Well, of course she has. Because one of the things we see more and more of is “we have rights!” but it is rarely followed by “and we have responsibilities that go with those rights”. You know, like taking the precautions necessary to ensure you don’t infect others. By the way, she’s complaining that she tested negative for ebola. I’d remind her, so did the doctor who is now down with ebola in NYC. Nope, this is all about “her rights” – screw yours.
Now contrast that with this bit of word salad from the NIH:
‘The best way to protect us is to stop the epidemic in Africa, and we need those health care workers, so we do not want to put them in a position where it makes it very, very uncomfortable for them to even volunteer to go,’ said Dr. Anthony Fauci, director of the National Institute of Allergy and Infectious Diseases.
Fauci made the rounds on five major Sunday morning talk shows to argue that policy should be driven by science — and that science says people with the virus are not contagious until symptoms appear. And even then, infection requires direct contact with bodily fluids.
He said that close monitoring of medical workers for symptoms is sufficient, and warned that forcibly separating them from others, or quarantining them, for three weeks could cripple the fight against the outbreak in West Africa — an argument that humanitarian medical organizations have also made.
‘If we don’t have our people volunteering to go over there, then you’re going to have other countries that are not going to do it and then the epidemic will continue to roar,’ Fauci said.
A) It doesn’t have to be “very, very uncomfortable”. They’re health care professionals. It’s kinda like a deep sea diver saying he’s not going to spend the decompression time necessary to avoid the bends because it’s “uncomfortable”. Of course he is, because that is part of the freakin job! Anyone remember this: “first do no harm”. Until you are sure you are ebola free – that’s after 21 days – then you can’t be sure you’re fulfilling that part of your pledge to those you serve, can you?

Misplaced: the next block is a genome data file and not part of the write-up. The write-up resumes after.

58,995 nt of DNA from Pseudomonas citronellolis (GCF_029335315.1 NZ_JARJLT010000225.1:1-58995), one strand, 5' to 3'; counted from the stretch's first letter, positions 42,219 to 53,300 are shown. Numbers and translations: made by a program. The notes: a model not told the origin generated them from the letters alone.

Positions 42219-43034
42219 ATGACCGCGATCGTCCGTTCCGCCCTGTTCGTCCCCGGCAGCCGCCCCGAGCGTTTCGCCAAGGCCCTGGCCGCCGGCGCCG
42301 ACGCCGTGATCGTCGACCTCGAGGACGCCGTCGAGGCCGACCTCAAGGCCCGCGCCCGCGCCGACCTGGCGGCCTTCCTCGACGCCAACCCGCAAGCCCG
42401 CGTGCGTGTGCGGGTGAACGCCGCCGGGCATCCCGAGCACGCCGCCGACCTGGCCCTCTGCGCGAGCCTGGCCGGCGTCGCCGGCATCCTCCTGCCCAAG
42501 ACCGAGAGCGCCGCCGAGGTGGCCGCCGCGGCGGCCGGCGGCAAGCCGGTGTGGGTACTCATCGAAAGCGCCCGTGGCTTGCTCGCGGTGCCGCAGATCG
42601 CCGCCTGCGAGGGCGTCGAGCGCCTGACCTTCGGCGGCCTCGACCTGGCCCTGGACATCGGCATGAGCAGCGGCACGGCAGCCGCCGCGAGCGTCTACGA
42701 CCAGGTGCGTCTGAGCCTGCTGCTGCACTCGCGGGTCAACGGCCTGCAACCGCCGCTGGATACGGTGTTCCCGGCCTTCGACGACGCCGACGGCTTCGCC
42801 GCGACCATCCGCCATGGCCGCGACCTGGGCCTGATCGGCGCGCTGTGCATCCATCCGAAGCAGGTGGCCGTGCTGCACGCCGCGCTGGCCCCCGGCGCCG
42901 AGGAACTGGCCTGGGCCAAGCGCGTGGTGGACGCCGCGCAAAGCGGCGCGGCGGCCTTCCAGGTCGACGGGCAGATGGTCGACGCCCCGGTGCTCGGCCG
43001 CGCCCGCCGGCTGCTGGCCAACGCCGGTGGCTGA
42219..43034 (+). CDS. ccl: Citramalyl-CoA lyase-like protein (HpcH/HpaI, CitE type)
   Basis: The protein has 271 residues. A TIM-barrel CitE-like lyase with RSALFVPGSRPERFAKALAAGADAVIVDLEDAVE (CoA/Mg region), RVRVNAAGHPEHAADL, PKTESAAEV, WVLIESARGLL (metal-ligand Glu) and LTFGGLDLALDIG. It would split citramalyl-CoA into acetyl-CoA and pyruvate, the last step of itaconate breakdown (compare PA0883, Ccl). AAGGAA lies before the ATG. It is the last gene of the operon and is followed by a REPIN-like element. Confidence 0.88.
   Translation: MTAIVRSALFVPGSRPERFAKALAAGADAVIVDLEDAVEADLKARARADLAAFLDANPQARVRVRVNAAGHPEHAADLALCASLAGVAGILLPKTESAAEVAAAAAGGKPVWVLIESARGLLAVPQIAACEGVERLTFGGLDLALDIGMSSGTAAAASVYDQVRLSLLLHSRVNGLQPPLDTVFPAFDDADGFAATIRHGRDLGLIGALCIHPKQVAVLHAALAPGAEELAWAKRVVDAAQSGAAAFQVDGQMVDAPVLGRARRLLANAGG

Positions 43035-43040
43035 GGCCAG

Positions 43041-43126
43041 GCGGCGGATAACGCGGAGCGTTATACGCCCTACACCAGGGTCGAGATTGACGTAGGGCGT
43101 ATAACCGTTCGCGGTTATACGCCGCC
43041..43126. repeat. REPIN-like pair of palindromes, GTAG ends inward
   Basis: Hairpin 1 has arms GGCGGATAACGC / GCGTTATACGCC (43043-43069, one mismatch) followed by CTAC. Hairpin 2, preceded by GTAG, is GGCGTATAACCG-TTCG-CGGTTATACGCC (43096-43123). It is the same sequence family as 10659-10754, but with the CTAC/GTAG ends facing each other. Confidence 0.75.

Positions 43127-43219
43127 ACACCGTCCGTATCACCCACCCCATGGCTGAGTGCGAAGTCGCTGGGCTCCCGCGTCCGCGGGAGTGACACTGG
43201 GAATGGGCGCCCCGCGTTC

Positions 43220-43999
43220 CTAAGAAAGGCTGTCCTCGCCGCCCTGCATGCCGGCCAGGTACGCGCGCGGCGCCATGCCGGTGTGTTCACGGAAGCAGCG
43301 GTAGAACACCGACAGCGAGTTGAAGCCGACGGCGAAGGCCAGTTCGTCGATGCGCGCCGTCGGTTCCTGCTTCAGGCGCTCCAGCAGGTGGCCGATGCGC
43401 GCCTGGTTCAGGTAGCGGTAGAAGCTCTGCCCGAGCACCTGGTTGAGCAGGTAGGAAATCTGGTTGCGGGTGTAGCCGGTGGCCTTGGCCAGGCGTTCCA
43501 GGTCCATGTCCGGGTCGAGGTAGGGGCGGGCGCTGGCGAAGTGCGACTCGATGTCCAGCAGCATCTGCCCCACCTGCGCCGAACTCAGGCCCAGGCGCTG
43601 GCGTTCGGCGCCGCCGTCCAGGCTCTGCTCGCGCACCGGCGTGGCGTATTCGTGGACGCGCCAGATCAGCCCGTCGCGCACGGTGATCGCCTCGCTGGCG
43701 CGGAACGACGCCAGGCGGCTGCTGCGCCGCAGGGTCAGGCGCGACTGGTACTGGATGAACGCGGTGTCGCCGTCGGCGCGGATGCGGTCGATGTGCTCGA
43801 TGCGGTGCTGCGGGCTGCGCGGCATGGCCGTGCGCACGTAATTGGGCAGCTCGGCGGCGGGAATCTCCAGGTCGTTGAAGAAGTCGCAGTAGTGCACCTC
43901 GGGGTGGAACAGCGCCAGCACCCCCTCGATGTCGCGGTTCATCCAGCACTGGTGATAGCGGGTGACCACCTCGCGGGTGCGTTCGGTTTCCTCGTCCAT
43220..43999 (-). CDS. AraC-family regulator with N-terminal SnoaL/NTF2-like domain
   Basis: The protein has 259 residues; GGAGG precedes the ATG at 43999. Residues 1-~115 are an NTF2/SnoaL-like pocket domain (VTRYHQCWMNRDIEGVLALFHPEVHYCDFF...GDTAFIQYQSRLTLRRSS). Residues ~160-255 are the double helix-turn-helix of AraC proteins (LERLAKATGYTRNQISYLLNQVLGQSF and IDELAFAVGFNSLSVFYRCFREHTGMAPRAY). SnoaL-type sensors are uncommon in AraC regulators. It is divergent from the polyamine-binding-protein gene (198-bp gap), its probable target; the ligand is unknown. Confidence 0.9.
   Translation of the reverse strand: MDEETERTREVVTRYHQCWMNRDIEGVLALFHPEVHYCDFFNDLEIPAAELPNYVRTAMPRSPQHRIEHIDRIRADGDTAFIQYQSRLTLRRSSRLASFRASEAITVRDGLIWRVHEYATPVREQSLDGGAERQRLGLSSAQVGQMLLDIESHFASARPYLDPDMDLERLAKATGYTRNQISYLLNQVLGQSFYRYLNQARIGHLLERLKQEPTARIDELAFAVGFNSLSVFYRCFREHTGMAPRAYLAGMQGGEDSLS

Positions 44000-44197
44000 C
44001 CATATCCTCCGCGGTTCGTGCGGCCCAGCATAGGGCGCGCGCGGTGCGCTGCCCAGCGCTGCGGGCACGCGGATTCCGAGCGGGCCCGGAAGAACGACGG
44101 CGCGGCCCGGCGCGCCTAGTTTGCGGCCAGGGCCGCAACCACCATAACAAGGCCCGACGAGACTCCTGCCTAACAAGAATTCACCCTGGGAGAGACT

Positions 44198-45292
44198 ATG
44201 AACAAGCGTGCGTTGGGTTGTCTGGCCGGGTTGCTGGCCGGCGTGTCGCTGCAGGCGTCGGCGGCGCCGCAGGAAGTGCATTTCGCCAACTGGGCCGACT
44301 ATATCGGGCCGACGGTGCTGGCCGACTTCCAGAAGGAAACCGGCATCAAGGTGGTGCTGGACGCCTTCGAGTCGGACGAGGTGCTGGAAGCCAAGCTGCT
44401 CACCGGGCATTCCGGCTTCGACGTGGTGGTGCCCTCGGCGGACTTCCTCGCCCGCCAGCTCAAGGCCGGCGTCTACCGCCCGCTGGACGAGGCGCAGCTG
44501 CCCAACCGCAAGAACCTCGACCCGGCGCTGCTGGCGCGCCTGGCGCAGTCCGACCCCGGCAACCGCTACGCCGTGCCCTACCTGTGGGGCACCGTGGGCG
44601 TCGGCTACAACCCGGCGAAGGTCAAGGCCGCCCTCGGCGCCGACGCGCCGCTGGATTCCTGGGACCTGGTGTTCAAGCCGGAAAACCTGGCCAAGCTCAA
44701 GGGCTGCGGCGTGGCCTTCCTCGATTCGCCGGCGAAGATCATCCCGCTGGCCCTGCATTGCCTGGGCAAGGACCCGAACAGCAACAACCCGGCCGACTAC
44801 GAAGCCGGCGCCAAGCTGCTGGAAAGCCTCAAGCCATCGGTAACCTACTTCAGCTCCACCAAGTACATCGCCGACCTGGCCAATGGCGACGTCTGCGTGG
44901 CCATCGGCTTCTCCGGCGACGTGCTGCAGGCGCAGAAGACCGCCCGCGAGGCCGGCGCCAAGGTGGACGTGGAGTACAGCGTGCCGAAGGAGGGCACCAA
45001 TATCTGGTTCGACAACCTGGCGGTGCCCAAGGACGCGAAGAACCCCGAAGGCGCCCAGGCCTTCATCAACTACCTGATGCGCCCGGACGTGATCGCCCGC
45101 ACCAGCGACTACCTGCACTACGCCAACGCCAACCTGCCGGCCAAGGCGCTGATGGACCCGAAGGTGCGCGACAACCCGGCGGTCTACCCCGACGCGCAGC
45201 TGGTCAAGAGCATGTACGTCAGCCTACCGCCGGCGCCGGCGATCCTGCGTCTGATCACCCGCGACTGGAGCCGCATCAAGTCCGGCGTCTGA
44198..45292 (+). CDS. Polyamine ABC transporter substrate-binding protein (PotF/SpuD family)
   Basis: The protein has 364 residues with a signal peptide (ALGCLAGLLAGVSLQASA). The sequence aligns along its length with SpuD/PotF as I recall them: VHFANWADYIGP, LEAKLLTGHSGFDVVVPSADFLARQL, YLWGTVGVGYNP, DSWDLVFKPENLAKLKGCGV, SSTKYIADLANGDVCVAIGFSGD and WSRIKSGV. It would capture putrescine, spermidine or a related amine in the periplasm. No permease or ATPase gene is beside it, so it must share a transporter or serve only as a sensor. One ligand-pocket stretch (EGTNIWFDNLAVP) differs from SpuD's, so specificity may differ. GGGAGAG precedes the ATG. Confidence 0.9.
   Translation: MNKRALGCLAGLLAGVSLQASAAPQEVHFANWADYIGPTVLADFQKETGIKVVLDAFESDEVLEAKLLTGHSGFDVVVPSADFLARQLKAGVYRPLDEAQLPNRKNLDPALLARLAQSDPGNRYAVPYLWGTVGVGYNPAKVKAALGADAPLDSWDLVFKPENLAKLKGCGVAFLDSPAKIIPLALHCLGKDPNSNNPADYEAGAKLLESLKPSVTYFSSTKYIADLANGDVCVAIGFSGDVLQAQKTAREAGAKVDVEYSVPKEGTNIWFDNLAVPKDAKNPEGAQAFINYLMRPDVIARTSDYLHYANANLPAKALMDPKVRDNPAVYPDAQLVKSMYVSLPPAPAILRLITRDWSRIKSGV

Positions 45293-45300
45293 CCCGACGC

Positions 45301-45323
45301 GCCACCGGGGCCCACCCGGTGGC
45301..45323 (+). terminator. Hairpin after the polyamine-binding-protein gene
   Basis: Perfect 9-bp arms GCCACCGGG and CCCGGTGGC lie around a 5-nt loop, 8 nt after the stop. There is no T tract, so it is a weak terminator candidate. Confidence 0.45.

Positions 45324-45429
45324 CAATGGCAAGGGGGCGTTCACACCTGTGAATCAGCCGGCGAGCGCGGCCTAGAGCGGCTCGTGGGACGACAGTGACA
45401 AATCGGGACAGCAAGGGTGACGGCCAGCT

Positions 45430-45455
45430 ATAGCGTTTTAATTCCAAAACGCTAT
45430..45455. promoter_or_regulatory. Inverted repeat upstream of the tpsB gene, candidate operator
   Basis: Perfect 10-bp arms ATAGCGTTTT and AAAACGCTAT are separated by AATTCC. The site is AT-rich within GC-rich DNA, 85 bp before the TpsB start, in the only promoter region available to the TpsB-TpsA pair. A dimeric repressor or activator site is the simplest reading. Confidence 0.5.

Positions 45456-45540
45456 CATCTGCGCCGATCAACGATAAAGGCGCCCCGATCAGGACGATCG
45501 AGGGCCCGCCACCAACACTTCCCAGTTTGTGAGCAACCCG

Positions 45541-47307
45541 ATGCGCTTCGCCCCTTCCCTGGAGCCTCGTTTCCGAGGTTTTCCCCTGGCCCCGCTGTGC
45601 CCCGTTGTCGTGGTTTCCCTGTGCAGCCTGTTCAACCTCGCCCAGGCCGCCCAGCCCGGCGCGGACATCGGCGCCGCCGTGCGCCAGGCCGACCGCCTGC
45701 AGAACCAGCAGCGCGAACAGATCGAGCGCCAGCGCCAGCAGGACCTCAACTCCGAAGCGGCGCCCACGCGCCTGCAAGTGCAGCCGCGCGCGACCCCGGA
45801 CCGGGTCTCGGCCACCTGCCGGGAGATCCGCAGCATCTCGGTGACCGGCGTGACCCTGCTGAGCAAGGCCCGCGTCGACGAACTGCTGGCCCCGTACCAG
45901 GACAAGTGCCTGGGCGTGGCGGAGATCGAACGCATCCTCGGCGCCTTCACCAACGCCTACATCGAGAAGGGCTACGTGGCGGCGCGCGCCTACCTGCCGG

B) While the best way is obviously to stop ebola in Africa, it certainly does no good to let infected members to return and reintegrate with a population that isn’t infected. That’s how freakin’ epidemics start! So certainly stop it in Africa. But also take the common sense precautions necessary to stop it before it gets here. Is that too much to ask of a “health care professional” and an agency charged with protecting us from health care threats such as ebola?
C) Because the people “volunteering” are indeed “health care professionals” they should understand the need for quarantine upon returning. It should be a part of the entire process. I simply don’t understand the resistance. I have to wonder if they keep suspected ebola patients in the same wards with regular patients. Well, no, of course not. They quarantine them, even if the chance of them infecting others is very small. Why, oh why, is it too much to ask those who’ve been exposed to the virus and may be infected (but asymptomatic) to have a little regard for others and understand the need for separation for a period of time? Oh, and by the way, if the virus mutates (and health care officials say it might, given the amount of infection seen in Africa) then what? Suddenly it’s a whole new kettle of fish, isn’t it? And what they’re asking us to let them do is close the barn door after the ebola cow has left. Stupid.
So what does the leadership in DC do? Well it talks the governors out of doing what is common sense and relying on the “wisdom” of a system that promised ebola would never reach the US.
Absurd. Stupid. Unthinking. Dumb.
Don’t know how to say it any other way.
UPDATE: in light of a statement today by dopy Donny Deutsch saying “we’re a nation of cowards” because … well because he believes there’s hysteria in the air … I want to make it clear what I say isn’t said out of “fear”. It’s said in frustration. Frustration about applied stupidity. It’s as though all the common sense precautions we’ve taken in the past are “dated”. Now we just wing it and make pronouncements about how it just can’t happen here, even though it has happened here. Talk about arrogance. And stupidity.